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Civil-Comp Proceedings
ISSN 1759-3433
CCP: 83
Edited by: B.H.V. Topping, G. Montero and R. Montenegro
Paper 182

Toward the Stochastic Modelling of Disc Brake Dynamics

D. Clair1, D. Daucher1, M. Fogli1 and Y. Berthier2

1Laboratory of Research and Applications in Advanced Mechanics, French Institute of Advanced Mechanics and Blaise Pascal University, Aubière, France
2Contact and Solid Mechanics Laboratory, LaMCoS, INSA Lyon, Villeurbanne, France

Full Bibliographic Reference for this paper
D. Clair, D. Daucher, M. Fogli, Y. Berthier, "Toward the Stochastic Modelling of Disc Brake Dynamics", in B.H.V. Topping, G. Montero, R. Montenegro, (Editors), "Proceedings of the Eighth International Conference on Computational Structures Technology", Civil-Comp Press, Stirlingshire, UK, Paper 182, 2006. doi:10.4203/ccp.83.182
Keywords: squeal, nonlinear stochastic dynamics, state representation, vector ARMA method.

Since the early 20th century, many investigators have examined the problem of disc brake dynamics with experimental, theoretical and numerical techniques. As reviewed by Kinkaid et al. in 2003 [1], this work has shed some light on the physical phenomena leading to squeal. For example studies of nonlinear modes and stability of braking systems have led to estimate the propensity of a braking system to squeal [2,3]. Tribological studies have led to the emphasis on the importance of friction and disc-pad interface or third body behaviour on the onset of squeal. More recently, very accurate finite element modelling of disc-pad contact [4] have permit to quantify the influence of several parameters as relative speed, normal pressure or geometrical imperfections of the disc surface. These models have also shown the complexity of the dynamical phenomena involved in the contact zone during the squealing phase which vary from "quiet sliding" to stick-slip and stick-slip-separation.

One striking point when reading the literature is that whereas many authors refer to the stochastic or random nature of the squealing process only few articles are dedicated to its study from a stochastic point of view. Ibrahim and his co-workers at Wayne State University have developed stochastic models of the friction induced vibration of disc brakes [5,6]. This work shows the potential of the stochastic analysis to treat friction-induced vibration problems. Nevertheless it is based on a relatively simple mechanical model which can not embrace the complexity of the phenomena.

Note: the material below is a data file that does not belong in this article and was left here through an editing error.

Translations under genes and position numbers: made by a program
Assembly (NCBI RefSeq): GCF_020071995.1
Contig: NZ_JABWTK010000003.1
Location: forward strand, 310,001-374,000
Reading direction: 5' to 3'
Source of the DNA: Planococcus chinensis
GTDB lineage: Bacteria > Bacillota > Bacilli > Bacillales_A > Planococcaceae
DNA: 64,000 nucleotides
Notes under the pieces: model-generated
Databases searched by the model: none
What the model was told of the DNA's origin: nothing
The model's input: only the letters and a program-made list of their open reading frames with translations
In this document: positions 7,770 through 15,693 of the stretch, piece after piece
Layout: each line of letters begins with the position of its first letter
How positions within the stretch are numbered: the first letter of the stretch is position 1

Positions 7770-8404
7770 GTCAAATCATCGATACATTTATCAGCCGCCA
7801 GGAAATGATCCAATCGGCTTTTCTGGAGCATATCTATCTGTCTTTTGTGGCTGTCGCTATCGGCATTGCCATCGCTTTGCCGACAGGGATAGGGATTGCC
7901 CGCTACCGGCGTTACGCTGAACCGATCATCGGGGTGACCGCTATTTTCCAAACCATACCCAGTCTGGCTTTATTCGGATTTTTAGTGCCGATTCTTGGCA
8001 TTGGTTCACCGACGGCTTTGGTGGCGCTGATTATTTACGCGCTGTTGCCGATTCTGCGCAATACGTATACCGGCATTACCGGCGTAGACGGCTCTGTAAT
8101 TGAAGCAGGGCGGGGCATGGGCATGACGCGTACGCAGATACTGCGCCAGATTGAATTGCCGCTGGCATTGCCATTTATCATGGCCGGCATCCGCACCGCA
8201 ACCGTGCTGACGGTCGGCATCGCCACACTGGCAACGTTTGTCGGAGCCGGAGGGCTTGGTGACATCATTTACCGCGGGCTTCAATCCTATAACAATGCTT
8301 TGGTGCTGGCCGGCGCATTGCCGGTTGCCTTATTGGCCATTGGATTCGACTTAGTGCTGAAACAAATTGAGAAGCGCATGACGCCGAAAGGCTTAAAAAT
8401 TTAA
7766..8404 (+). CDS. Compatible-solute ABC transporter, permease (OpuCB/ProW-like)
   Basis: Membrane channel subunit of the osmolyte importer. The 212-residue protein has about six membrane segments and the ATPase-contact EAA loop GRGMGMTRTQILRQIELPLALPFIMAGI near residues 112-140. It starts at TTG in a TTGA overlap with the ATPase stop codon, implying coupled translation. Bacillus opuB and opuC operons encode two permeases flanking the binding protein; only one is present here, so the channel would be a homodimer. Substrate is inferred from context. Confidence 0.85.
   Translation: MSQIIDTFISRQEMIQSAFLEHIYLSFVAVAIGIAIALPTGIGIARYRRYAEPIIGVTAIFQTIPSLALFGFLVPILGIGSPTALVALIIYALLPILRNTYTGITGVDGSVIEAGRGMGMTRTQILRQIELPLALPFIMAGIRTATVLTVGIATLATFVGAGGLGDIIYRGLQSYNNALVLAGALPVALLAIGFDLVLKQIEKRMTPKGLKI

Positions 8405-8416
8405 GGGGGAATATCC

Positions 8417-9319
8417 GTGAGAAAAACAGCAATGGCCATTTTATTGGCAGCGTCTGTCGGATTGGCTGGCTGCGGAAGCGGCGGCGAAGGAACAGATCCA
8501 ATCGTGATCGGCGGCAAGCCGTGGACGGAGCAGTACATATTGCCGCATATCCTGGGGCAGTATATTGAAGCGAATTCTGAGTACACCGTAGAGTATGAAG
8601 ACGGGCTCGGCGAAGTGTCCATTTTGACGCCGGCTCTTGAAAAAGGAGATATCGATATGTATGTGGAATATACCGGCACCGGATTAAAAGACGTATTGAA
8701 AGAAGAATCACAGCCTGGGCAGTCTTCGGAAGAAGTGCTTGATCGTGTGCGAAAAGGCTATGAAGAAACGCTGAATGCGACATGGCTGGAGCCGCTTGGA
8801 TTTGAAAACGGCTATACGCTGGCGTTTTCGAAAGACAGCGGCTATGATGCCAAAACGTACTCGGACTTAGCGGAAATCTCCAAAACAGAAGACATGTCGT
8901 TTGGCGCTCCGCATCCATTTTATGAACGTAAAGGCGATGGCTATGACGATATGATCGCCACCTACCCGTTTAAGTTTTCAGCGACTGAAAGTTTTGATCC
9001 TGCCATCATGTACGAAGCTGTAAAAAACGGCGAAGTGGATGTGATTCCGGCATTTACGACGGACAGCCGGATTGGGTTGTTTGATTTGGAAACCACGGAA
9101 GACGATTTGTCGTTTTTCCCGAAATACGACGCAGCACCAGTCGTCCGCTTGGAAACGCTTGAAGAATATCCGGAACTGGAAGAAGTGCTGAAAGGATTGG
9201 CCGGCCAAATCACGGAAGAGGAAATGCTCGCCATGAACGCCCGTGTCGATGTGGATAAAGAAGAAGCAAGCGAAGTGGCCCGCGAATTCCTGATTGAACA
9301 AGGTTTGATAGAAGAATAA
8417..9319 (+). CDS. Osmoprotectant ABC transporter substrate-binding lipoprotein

Faced with this complexity and with the only partial understanding of the squealing process our idea is to develop an approach in order to analyze the phenomena and build a stochastic model using experimental data.

The first step of the proposed approach is to use statistical tools in order to better understand and thereafter better model the squealing and the other different vibration regimes occurring in systems where friction induced vibration are present. An important question to answer is to find macroscopic parameters or a criterion based on these macroscopic parameters able to characterize the squealing phase. The stochastic analysis is performed using the system response which is partially known through experimental values. The tools are the power spectral density (PSD) and the coherence function (CF). This analysis reveals an interesting correlation between the measured parameters and comparisons between their spectral content in squealing and non squealing regimes are made. It also points out the potential of a proposed parameter called "dissipative squealing power".

The second consists in building a simple stochastic model of this process in the light of the stochastic analysis. In this context, we propose a stochastic modelling of spectral linearization type based on the vector ARMA processes theory using the natural link between vector ARMA representations and state representations. This method, previously validated on nonlinear oscillators [7], is used to model the measured parameters. The modelling is performed in different conditions where intermittent squealing occurs. A first attempt is made and its efficiency is discussed. This discussion is the starting point toward a new type of stochastic model especially developed to suit to the squealing problem in its entirety.

N.M. Kinkaid, O.M. O'Reilly and P. Papadopoulos, "Automotive disc brake squeal", Journal of Sound and Vibration, 267(1), 105-166, 2003. doi:10.1016/S0022-460X(02)01573-0
S.W.E. Earles and C.K. Lee, "Instabilities arising from frictional interaction of a pin-disk system resulting in noise generation", ASME Journal of Engineering for Industry, 98(1), 81-86, 1976.
J.-J. Sinou, O. Dereure, G.-B. Mazet, F. Thouverez and L. Jezequel, "Friction-induced vibration for an aircraft brake system-Part 1: Experimental approach and stability analysis", International Journal of Mechanical Sciences, 48(5), 536-554, 2006. doi:10.1016/j.ijmecsci.2005.12.002
L. Baillet, S. D'Errico and B. Laulagnet, "Understanding the occurrence of squealing noise using the temporal finite element method", Journal of Sound and Vibration, 292(3-5), 443-460, 2006. doi:10.1016/j.jsv.2005.08.001
S.L. Qiao and R.A. Ibrahim, "Stochastic dynamics of systems with friction-induced vibration", Journal of Sound and Vibration, 223(1), 115-140 ,1999. doi:10.1006/jsvi.1998.2099
S.L. Qiao, D.M. Beloiu and R.A. Ibrahim, "Deterministic and Stochastic Characterization of Friction-Induced vibration of Disc Brakes", Nonlinear Dynamics, 36, 361-378, 2004. doi:10.1023/B:NODY.0000045512.75470.f4
D. Daucher, M. Fogli and D. Clair, "Modeling of complex dynamical behaviours using a state representation technique based on a vector ARMA approach", Probabilistic Engineering Mechanics, 21(1), 73-80, 2006. doi:10.1016/j.probengmech.2005.07.003

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